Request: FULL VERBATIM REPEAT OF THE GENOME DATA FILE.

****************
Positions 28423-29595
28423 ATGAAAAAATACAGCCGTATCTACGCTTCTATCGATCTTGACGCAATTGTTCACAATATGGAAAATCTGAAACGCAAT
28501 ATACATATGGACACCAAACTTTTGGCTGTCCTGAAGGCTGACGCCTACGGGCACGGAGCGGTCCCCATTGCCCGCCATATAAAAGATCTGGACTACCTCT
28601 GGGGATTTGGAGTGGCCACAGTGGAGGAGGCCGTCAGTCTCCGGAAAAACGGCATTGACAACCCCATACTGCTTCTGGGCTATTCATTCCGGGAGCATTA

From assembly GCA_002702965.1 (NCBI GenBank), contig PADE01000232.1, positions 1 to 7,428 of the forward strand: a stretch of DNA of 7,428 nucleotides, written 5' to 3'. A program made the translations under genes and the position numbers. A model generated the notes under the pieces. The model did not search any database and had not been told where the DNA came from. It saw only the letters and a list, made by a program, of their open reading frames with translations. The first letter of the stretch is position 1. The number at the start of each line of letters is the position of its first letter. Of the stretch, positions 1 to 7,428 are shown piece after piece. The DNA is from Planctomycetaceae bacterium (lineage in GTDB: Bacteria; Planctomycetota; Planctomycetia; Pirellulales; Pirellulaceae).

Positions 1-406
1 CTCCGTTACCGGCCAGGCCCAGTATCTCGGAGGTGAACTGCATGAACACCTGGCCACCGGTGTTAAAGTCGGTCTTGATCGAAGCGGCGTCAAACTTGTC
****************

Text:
Positions 28423-29595
28423 ATGAAAAAATACAGCCGTATCTACGCTTCTATCGATCTTGACGCAATTGTTCACAATATGGAAAATCTGAAACGCAAT
28501 ATACATATGGACACCAAACTTTTGGCTGTCCTGAAGGCTGACGCCTACGGGCACGGAGCGGTCCCCATTGCCCGCCATATAAAAGATCTGGACTACCTCT
28601 GGGGATTTGGAGTGGCCACAGTGGAGGAGGCCGTCAGTCTCCGGAAAAACGGCATTGACAACCCCATACTGCTTCTGGGCTATTCATTCCGGGAGCATTA

From assembly GCA_002702965.1 (NCBI GenBank), contig PADE01000232.1, positions 1 to 7,428 of the forward strand: a stretch of DNA of 7,428 nucleotides, written 5' to 3'. A program made the translations under genes and the position numbers. A model generated the notes under the pieces. The model did not search any database and had not been told where the DNA came from. It saw only the letters and a list, made by a program, of their open reading frames with translations. The first letter of the stretch is position 1. The number at the start of each line of letters is the position of its first letter. Of the stretch, positions 1 to 7,428 are shown piece after piece. The DNA is from Planctomycetaceae bacterium (lineage in GTDB: Bacteria; Planctomycetota; Planctomycetia; Pirellulales; Pirellulaceae).

Positions 1-406
1 CTCCGTTACCGGCCAGGCCCAGTATCTCGGAGGTGAACTGCATGAACACCTGGCCACCGGTGTTAAAGTCGGTCTTGATCGAAGCGGCGTCAAACTTGTC